Image: ukbutterflies

Click on the link for more! The link will open in a new window.


blue butterfly morpho

 Blue Morpho

monarch butterfly

Monarch butterfly


Image: http://www.trekearth.com/gallery/North_America/United_States/photo455605.htm/r

Image: butterflyutopia


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Africa is a continent – not a country. The true size of Africa.

Edit August 2019 – many of the previous links to different cultures are now dead links and I had to spruce up this entry of more than 10 years ago!

On this next link, you will find the following ethnic groups: Ndebele, Pedi, San, Shangaan, Venda, Xhosa and Zulu. This link is a great link as there are pictures and a substantial amount of information. Use the drop-down menu to the left of the page.


The Zulu people.

The Zulu are the largest ethnic group in South Africa. They are well known for their beautiful brightly coloured beads and baskets as well as other small carvings.

The Zulu believe that they are descendants from a chief from the Congo area, and in the 16th century migrated south picking up many of the traditions and customs of the San who also inhabited this South African area. During the 17th and 18th centuries many of the most powerful chiefs made treaties and gave control of the Zulu villages to the British. This caused much conflict because the Zulu had strong patriarchal village government systems so they fought against the British but couldn’t win because of the small strength they possessed. Finally, after much of the Zulu area had been given to the British the Zulu people decided as a whole that they didn’t want to be under British rule and in 1879 war erupted between the British and the Zulu. Though the Zulu succeeded at first they were in 6 months conquered by the British who exiled the Zulu Kings and divided up the Zulu kingdom. In 1906 another Zulu uprising was lead and the Zulu continue to try to gain back what they consider to be their ancient kingdom.

The Zulu believe in a creator god known as Nkulunkulu, but this god does not interact with humans and has no interest in everyday life. Therefore, most Zulus interact on a day to day level with the spirits. In order to interact with the spirits the Zulu must use divination to interact with the ancestors. All misfortune is a result of a evil sorcery or offended spirits, nothing just happens because of natural causes.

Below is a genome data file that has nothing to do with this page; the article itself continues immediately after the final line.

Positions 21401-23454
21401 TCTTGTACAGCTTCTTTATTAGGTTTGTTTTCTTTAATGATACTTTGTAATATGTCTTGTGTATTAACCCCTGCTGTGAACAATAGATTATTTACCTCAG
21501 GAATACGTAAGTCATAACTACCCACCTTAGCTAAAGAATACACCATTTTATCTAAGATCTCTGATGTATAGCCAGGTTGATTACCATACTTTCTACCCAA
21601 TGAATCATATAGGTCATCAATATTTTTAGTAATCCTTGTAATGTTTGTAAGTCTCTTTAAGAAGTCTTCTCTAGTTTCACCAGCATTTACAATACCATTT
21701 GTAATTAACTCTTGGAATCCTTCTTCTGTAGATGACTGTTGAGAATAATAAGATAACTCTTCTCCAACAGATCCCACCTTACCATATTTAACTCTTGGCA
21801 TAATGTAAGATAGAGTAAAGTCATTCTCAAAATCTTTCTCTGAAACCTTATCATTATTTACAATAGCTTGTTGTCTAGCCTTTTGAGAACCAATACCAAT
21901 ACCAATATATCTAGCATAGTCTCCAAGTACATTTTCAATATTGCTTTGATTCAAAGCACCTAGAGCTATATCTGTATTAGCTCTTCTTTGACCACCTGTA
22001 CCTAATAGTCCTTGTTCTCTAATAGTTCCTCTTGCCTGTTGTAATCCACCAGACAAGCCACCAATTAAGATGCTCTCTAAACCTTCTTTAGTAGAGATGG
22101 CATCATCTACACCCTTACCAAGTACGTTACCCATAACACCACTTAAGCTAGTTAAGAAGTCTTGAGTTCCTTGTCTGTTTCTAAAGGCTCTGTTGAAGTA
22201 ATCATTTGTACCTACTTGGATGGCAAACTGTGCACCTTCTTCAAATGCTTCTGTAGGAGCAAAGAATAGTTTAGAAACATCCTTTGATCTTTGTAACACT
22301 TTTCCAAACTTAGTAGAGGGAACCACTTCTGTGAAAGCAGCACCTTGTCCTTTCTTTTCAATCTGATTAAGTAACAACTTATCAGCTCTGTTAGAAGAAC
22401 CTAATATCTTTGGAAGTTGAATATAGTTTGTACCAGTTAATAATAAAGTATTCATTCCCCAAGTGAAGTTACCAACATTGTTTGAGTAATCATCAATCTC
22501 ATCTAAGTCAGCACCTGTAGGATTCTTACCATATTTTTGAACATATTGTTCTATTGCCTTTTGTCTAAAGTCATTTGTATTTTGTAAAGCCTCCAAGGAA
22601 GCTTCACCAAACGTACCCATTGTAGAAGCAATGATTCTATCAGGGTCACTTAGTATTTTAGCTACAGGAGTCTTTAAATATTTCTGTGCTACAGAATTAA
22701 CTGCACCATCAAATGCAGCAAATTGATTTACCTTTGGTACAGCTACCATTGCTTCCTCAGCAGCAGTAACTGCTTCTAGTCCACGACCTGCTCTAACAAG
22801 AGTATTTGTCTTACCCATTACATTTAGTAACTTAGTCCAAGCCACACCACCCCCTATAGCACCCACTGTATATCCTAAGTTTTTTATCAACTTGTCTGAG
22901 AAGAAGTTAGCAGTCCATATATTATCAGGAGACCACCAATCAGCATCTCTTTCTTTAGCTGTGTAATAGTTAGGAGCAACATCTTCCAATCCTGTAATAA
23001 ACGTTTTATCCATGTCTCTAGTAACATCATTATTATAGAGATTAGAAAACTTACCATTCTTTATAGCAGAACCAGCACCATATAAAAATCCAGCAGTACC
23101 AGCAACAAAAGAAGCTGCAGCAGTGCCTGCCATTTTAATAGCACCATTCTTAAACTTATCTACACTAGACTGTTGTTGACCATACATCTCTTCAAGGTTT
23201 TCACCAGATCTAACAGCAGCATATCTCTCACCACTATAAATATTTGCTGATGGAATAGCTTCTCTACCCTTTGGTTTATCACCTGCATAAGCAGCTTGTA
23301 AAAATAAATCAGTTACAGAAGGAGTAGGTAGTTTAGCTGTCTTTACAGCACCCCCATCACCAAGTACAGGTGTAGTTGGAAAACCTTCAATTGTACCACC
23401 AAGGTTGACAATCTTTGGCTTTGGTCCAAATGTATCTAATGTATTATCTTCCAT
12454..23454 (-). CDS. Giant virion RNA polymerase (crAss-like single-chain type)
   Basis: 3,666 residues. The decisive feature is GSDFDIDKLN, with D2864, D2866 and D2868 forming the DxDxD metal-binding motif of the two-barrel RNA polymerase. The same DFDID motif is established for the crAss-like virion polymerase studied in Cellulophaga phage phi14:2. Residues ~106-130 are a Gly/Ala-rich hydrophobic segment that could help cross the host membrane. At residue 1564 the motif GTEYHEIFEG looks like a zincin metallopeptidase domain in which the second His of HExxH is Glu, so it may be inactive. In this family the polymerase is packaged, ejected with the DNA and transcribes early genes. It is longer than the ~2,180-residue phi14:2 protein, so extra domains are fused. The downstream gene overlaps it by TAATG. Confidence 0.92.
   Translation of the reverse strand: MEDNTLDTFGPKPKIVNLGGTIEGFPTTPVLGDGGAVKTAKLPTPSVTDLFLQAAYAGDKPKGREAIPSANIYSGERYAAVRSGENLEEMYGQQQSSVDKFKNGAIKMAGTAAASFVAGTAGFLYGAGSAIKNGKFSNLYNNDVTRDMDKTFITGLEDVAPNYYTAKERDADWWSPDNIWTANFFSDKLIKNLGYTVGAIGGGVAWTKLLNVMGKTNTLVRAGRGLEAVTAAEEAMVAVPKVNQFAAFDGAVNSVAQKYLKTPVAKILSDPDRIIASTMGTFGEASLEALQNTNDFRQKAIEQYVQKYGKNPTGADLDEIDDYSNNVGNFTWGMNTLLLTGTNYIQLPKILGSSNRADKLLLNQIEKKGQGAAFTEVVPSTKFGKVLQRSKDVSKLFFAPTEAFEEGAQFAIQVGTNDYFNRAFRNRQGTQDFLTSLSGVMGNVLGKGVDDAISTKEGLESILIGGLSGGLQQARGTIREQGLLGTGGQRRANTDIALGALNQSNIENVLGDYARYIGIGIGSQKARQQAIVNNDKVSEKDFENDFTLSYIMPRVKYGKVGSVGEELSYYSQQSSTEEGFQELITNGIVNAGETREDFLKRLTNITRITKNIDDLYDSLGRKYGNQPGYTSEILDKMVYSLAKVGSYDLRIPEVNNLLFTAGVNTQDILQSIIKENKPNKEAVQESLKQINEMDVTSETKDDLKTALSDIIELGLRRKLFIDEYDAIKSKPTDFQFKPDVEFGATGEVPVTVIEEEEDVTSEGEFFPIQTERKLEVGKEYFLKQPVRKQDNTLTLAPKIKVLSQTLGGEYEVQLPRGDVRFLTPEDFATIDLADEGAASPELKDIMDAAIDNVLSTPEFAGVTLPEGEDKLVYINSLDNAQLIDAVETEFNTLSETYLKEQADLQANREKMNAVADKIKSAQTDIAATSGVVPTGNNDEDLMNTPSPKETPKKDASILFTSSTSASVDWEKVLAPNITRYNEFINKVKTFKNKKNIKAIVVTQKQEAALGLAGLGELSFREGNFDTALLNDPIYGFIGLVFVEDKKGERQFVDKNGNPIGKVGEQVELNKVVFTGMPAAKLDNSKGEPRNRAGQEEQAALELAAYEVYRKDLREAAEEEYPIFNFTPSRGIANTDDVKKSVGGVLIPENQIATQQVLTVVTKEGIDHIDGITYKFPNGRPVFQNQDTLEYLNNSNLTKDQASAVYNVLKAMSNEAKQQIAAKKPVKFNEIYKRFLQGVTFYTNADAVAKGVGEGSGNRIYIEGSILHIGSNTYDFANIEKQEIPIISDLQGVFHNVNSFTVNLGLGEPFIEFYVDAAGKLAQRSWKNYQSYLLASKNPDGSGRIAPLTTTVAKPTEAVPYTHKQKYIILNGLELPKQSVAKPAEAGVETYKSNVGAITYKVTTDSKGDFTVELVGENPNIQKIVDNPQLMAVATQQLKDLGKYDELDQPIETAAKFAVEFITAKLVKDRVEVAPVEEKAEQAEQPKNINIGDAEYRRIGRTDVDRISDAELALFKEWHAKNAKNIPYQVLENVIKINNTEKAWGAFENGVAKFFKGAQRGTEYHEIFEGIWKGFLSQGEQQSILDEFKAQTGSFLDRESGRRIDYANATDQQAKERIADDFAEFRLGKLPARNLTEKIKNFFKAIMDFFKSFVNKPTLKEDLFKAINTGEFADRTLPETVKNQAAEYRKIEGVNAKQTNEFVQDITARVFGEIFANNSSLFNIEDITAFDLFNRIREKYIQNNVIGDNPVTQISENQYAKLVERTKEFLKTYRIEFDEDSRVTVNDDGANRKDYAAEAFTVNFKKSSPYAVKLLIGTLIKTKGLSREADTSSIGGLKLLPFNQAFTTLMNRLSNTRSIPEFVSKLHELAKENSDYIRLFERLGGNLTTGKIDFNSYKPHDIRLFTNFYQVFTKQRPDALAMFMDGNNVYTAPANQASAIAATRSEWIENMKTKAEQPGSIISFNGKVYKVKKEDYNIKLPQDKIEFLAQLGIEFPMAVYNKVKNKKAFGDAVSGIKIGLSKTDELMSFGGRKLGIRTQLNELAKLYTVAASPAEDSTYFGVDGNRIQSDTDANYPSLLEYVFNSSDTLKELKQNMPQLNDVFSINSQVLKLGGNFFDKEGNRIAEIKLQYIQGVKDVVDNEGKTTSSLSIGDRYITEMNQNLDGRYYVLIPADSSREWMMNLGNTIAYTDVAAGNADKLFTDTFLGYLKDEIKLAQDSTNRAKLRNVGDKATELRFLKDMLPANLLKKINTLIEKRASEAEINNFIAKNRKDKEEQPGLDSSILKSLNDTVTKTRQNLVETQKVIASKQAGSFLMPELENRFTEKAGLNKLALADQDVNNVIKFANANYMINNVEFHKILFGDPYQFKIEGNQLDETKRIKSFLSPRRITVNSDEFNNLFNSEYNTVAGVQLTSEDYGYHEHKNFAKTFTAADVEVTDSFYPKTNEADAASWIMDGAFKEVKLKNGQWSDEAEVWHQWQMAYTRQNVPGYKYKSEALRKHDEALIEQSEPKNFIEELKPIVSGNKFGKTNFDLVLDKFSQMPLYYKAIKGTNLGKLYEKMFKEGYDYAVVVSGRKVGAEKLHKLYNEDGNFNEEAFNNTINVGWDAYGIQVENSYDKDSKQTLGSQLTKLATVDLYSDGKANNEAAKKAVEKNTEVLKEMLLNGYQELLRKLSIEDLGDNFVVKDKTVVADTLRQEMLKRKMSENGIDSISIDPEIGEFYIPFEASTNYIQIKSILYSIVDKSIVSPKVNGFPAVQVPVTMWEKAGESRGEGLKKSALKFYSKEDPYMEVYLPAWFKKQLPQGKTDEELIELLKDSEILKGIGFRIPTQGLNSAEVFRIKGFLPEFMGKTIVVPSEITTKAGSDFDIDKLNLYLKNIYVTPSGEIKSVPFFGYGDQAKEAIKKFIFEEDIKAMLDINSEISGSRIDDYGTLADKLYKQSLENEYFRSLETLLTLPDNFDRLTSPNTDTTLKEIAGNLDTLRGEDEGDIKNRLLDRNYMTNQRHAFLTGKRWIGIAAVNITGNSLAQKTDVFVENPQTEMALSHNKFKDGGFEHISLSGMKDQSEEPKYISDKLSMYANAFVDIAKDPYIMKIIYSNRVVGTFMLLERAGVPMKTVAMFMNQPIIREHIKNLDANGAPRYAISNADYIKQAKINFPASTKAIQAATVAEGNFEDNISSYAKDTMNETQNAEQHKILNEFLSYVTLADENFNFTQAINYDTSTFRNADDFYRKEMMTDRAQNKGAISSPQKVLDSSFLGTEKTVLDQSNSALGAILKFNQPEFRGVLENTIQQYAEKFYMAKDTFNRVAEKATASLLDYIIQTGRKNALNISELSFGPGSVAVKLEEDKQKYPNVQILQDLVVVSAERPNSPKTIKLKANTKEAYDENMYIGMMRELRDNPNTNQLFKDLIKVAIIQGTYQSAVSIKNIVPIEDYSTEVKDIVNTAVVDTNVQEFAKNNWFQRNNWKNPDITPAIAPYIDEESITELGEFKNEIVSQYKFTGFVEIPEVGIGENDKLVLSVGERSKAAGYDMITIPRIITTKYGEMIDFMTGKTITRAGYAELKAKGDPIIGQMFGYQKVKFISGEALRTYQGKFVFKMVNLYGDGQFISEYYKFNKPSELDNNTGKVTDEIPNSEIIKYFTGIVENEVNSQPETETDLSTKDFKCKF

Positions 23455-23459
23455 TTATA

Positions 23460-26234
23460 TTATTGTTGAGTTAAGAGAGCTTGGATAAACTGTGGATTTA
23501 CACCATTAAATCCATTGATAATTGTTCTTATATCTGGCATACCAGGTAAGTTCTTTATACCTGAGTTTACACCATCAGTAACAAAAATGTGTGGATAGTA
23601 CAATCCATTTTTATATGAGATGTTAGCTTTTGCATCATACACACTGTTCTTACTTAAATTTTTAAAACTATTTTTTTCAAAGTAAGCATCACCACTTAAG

The Zulu are practically divided in half with about 50% living in cities and engaging in domestic work and another 50% working on farms.  


On this link HERE you can read about African tribes/groups and their culture and festivals/art/language/wildlife/etc. The link will open in a new window.

Nét Khoisan uniek
24/04/2008 08:03:28 PM – (SA)

DIE Khoisan het aan moederskant (mDNS) die oudste oorlewende takke van die menslike stamboom in hul genetiese samestelling behou.

Dit blyk ook dat die Khoisan tussen 90 000 en 150 000 jaar gelede van die res van die wêreld se bevolking geskei en oor ’n tydperk van duisende jare na Suidelike Afrika gemigreer het – in ’n enkele lang reis. Hulle het tot 40 000 jaar gelede hier in genetiese isolasie geleef.

Dié internasionale, omvattendste opname tot nou toe rakende Afrika se mitochondriese DNS (mDNS word net van ’n ma na al haar kinders oorgedra) is gisteraand deur die Genografiese Projek bekend gemaak.

Die span navorsers het oor die wêreld heen gereis om die mDNS van 624 mense van inheemse bevolkings te versamel om insig te kry oor die vroeë demografiese geskiedenis van die eerste moderne mense. Daar is gevind dié vroeë groepe van Homo sapiens was klein en geïsoleerd van mekaar.


Ndebele women…image: Kruger2Canyon

Ndebele woman…image: Kruger2Canyon

A traditional Nama Hut..Image: stripedmouse.com/site1_4_1.htm

Nama woman…Image: stripedmouse.com/site1_4_1.htm

Read more here: http://www.stripedmouse.com/site1_4_1.htm


Zulu men demonstrating fighting


Zulu bead workers

Zulu woman busy weaving

Zulu woman busy weaving

Zulu hut

Zulu hut


Inside the Zulu hut


Zulu woman in traditional clothes

Last 6 images can be found here: http://www.fiveupfront.com/fuf/pictures/2006africa/2006africa.php

Looking for FOLKLOREfollow the link for Xhosa Folklore. The link will open in a new window.

Patterns and colours used to paint houses/homes

Beautiful art

Basotho Cultural Village [google-image]

Ndebele houses

Zulu warriors – image:history of South Africa